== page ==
Kalven says making this information readily available was not only beneficial to the public, it also made the information more accessible and usable to police who did not have access to the complaint records of their fellow officers.

Public defenders can check their phones, bring up an officer’s profile on the database, and undercut the officer’s credibility in a preliminary hearing, Kalven says.

Sinclair says the CPDP made previously buried information that dates back to 1967 accessible to the public and police officers within the department.

Officers have approached the CPDP on occasion to report errors of information that Kalven and Sinclair say are due to input errors by the police department.

The uphill battle for public records can be achieved in smaller jurisdictions through city government, Sinclair says.

“I think in a lot of cases, [the] city government has a very difficult time imposing anything on the police department,” he says. “That’s one of those few changes that hasn’t happened at the state level, through changes in law or major lawsuits.”

Kalven says the CPDP has led to change within other Chicago agencies as well.

“The Citizens Office of Police Accountability, [which] investigates police shootings and excessive force, has adopted a set of practices that were prompted by CPDP,” Kalven says. “The same thing with the inspector general’s office.”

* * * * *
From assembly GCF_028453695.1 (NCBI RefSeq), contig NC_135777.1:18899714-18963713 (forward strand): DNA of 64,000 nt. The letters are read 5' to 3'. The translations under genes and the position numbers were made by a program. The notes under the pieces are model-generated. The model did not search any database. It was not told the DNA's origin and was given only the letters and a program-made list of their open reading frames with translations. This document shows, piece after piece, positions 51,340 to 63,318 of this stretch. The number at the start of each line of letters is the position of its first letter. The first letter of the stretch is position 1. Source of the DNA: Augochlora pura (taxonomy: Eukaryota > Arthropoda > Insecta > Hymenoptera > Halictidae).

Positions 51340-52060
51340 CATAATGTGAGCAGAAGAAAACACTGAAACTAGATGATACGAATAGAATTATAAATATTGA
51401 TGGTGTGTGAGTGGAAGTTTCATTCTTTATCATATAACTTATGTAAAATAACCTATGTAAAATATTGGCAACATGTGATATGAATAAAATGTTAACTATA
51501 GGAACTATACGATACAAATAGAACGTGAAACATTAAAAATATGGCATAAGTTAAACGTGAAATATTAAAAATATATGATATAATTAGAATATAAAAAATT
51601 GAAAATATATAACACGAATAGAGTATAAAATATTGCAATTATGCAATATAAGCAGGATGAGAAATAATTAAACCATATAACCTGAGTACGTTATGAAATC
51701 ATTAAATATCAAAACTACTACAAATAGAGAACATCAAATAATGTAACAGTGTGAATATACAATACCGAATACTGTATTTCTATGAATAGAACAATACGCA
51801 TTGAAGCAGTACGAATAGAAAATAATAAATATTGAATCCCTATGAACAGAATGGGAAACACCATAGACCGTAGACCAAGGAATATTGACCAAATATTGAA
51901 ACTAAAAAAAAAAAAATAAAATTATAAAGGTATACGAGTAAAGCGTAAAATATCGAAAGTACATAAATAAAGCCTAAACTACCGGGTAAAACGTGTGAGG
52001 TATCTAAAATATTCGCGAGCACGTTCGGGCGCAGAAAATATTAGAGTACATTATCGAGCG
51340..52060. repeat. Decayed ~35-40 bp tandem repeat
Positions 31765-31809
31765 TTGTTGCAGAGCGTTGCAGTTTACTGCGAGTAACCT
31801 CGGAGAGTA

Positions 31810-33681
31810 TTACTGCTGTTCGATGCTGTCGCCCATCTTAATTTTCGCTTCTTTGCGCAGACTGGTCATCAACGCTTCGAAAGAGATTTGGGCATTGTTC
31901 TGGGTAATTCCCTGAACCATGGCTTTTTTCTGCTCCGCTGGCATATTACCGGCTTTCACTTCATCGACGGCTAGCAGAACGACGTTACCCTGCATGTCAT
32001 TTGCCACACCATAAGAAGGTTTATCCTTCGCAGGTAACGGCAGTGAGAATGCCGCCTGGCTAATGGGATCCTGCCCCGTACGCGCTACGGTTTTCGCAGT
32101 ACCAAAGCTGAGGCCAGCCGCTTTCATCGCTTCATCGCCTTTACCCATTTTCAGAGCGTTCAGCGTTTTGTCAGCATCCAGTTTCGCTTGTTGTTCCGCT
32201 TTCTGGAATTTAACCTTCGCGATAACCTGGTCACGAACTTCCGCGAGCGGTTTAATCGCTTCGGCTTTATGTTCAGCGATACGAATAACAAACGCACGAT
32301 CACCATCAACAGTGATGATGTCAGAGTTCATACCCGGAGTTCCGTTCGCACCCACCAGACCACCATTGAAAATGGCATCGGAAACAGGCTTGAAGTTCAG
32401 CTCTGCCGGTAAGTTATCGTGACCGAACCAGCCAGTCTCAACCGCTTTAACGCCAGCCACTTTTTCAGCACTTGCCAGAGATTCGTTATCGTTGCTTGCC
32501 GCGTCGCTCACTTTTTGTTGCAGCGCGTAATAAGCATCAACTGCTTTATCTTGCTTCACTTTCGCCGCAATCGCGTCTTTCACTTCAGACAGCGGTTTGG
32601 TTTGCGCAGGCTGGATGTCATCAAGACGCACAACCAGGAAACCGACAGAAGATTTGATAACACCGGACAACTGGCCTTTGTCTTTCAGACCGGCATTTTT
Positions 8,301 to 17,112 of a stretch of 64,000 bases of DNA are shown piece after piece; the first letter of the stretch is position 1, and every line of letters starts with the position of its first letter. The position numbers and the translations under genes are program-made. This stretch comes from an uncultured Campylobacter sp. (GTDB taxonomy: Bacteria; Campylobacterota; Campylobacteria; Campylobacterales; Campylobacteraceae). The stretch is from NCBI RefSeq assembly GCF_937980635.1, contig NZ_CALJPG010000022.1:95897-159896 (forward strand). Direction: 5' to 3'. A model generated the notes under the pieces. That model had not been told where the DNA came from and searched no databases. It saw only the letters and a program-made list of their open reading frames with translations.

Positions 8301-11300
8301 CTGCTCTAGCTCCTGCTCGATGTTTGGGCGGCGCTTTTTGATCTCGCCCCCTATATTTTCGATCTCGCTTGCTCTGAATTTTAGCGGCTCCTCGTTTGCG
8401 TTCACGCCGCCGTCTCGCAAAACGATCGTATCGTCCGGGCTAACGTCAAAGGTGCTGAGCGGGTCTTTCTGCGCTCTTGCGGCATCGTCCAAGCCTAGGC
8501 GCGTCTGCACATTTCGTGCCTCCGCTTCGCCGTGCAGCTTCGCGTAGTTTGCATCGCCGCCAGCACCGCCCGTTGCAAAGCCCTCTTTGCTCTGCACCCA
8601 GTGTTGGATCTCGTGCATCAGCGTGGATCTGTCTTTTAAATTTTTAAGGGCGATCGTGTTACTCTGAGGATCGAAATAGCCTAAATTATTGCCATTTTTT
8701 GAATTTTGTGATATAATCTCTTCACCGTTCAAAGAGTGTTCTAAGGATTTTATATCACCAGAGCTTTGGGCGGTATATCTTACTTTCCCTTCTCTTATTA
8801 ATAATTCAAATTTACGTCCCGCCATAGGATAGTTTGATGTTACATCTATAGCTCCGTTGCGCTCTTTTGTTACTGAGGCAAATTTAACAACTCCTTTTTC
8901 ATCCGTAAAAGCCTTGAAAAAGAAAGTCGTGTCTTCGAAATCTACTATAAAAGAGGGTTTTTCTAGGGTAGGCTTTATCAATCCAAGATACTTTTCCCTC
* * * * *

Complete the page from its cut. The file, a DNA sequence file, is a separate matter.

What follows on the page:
Kalven says once someone has police complaint information, they can reproduce the work done by the CPDP without having to develop the data in an Excel spreadsheet.

Reynolds-Tyler says she has seen how individual narratives are treating incidents of stop and frisk as isolated events, and how data points blame the victims who have been traumatized by police violence.

To ground herself, Reynolds-Tyler says she takes breaks from her work, so she doesn’t become desensitized by the egregious details in the police complaints.

“I always [say to] put yourself in the shoes of the individual who experienced those things and think about [what it would have been like if I] had a police officer use a racial slur when talking to me, degrading me, or illegally detaining me in the middle of winter in Chicago,” Reynolds-Tyler says.

The 2021 issue of Echo will be available this summer on newsstands across campus, and PDFs of all issues are available online.